The Christmas Fairy

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It is most disconcerting to discover one’s home being tossed and violently shaken when one least expects it. Even more so to discover that your home is then felled, carried to a ramshackle vehicle, tied onto the roof with rope and whisked away from your home forest… with you still in it! I tried to complain but the opportunity didn’t arise; too much noise and kerfuffle. So here I am, hanging on for dear life to the topmost branches of my home fir, as they bounce and sway over the windscreen of a battered white Fiesta, on the way to… somewhere.

I am well camouflaged and despite myself, enjoying this adventure, wherever it takes me.

The sights are amazing. As one largely used to woodlands, the rough ride I am on, is taking me along narrow tracks surrounded by trees, then fields, and gradually progressing onto black tarmacked streets, bounded by rows of houses. It is dusk and inky night is gradually stealing over the land, snuffing out the last of the sunset and causing lights to be lit in windows.The clear sky of a winter’s afternoon, has become the black sky of a frosty night, with pinpricks of stars becoming visible. People, wrapped against the cold are hurrying to get home from work. I have heard of places like this. Humans have long been discussed amongst our fairy folk, and always with interest. I shall have plenty of new knowledge to share on my return but before I think any further – our journey stops.

With a final bounce, my fir tree is parked outside a small cottage. The front door opens, light spilling into the darkness, along with two excited adolescents and a woman wearing an apron.

‘Oh Ted, “ she calls “That is a handsome tree!’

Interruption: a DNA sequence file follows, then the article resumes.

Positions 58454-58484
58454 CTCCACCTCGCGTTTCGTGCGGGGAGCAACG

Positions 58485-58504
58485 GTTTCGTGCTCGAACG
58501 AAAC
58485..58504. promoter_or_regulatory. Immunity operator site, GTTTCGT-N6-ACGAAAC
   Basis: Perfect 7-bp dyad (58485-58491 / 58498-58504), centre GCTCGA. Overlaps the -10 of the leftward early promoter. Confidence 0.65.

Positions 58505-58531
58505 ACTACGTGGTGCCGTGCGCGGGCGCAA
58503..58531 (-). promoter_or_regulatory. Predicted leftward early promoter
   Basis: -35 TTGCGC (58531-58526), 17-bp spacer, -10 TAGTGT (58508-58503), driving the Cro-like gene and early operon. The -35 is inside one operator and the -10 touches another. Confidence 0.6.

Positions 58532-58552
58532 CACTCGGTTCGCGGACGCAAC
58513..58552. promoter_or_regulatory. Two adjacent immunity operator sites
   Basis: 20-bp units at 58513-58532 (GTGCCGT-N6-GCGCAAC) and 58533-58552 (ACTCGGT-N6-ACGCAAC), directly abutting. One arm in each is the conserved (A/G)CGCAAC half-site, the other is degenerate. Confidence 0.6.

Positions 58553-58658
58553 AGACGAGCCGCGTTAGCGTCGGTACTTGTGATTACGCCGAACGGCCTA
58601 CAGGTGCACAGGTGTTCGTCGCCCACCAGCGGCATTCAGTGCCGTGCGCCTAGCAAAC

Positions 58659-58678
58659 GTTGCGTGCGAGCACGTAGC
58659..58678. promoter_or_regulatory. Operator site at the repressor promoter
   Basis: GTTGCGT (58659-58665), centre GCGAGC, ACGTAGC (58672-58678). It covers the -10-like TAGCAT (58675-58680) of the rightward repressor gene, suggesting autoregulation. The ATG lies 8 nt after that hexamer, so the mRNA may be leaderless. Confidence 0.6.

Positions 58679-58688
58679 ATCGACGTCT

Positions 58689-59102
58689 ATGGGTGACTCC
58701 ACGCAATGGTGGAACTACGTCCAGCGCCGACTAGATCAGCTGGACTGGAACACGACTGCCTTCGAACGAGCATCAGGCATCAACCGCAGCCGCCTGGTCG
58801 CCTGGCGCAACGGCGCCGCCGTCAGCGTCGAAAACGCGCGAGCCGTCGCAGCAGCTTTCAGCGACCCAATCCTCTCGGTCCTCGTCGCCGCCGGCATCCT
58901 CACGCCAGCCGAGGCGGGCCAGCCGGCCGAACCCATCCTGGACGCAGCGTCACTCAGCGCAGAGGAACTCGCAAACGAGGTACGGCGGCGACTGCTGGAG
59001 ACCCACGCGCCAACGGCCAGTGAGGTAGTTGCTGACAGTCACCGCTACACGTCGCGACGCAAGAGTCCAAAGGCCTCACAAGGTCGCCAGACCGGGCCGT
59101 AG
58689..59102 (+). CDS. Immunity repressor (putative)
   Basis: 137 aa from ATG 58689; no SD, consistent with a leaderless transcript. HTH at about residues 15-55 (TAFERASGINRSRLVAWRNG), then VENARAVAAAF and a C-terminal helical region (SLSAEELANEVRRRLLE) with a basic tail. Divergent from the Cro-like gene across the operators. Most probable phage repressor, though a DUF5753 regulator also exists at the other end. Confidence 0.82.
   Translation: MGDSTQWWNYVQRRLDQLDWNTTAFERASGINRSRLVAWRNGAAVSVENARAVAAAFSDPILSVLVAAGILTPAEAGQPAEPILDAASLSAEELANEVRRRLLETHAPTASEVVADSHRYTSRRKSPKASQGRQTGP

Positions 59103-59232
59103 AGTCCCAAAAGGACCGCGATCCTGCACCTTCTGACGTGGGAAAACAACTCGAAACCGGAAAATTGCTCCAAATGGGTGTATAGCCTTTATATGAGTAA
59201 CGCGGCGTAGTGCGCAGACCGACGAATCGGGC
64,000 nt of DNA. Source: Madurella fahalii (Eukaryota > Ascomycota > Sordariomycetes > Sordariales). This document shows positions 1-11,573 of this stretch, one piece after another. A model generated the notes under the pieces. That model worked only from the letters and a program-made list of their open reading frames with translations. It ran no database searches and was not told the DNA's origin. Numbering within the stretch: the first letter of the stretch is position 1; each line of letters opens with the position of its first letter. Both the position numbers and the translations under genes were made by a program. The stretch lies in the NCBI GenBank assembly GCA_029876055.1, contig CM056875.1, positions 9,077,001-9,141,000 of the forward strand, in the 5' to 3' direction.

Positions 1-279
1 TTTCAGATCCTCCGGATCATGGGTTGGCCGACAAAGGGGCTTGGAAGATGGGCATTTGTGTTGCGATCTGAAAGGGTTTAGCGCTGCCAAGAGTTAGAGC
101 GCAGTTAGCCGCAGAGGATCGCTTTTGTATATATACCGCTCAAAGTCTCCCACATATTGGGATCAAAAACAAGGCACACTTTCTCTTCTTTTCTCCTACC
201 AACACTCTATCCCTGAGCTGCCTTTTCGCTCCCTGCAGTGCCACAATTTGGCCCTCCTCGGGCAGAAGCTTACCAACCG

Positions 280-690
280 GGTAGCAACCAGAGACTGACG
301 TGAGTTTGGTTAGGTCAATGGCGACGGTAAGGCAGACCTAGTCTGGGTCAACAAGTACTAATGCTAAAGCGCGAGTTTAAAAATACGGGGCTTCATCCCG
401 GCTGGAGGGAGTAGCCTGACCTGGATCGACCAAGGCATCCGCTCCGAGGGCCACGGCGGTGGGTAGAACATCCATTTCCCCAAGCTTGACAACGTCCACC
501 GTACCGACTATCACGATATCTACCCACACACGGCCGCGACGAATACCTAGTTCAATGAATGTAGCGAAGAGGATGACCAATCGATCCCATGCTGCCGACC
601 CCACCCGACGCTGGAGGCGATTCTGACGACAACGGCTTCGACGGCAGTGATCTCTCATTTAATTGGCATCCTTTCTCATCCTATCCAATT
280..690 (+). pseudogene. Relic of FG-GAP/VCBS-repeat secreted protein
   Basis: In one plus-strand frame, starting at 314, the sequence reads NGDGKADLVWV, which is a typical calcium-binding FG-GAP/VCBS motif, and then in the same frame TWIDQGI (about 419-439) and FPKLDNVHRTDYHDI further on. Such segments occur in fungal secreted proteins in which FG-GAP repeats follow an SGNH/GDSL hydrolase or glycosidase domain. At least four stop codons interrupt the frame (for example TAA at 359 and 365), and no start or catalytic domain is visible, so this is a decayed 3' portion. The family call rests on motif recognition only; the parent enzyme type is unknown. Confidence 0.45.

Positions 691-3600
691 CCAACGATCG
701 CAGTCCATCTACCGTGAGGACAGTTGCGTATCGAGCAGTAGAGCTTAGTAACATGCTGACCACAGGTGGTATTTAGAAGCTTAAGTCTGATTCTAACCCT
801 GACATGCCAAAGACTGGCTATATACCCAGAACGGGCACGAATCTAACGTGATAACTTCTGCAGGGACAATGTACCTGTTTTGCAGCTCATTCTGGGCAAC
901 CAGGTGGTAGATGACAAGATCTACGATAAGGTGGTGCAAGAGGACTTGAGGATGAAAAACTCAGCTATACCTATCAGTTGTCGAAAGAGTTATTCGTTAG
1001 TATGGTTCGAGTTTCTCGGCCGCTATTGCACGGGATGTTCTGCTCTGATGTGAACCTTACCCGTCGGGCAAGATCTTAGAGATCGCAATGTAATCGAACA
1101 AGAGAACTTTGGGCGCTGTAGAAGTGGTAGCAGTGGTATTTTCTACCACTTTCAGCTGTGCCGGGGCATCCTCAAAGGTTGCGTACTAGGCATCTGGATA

I beam with pride. A boy of about twelve and his older sister, quickly untie the heavy knots. Everyone, carefully manoeuvres my tree into their small living room, to adorn a corner. The next few hours are a blur, as they dress my home in beautiful coloured baubles and long strings of tinsel. I hide deep amongst the branches, fascinated by it all. It is very warm indoors, so when all is done, I fall fast asleep.

Over the next few days, I learn a great deal about this family. There is not much money in the house, but slowly gifts are accumulating under my boughs, all labelled and well wrapped in printed paper and coloured strings. The children have saved pocket money, and the adults have eked out their wages to give their family a Christmas they would all enjoy. Grandma is coming to stay too and bringing little gifts of her own. However, I listen to their choices and reflect that in my opinion, some of the gifts are a little predictable…especially having met trendy grandma. So, on Christmas Eve when all are asleep, I work a little magic and change some of the labels.

And so it is that on Christmas morning, there are many exclamations of surprise as gifts are handed out that were not originally designated for that recipient. Grandma is thrilled with her fleecy ‘onesie’, and granddaughter Jane is delighted with a knitting set, to make a cosy hat and scarf. Dad is really pleased with his hand cream – great for winter gardening and Mum is delighted with a small toolkit!

After the Queen’s speech, I see them learning the jive to Billy’s CD of Bill Haley and the Comets and later, watching Janie’s DVD of Morecombe and Wise compilation clips.

‘Who was Andre Previous, anyway?’ asked Billy innocently, as the adults collapsed laughing.

Grandma paints her nails three different colours, while mum sips sherry and passes the sweet tin around. Dad enjoys a beer, content…Everyone got at least one thing they didn’t expect and although this year was a little unusual, I know I played my part to make their special day even more memorable!

Author: Lucy

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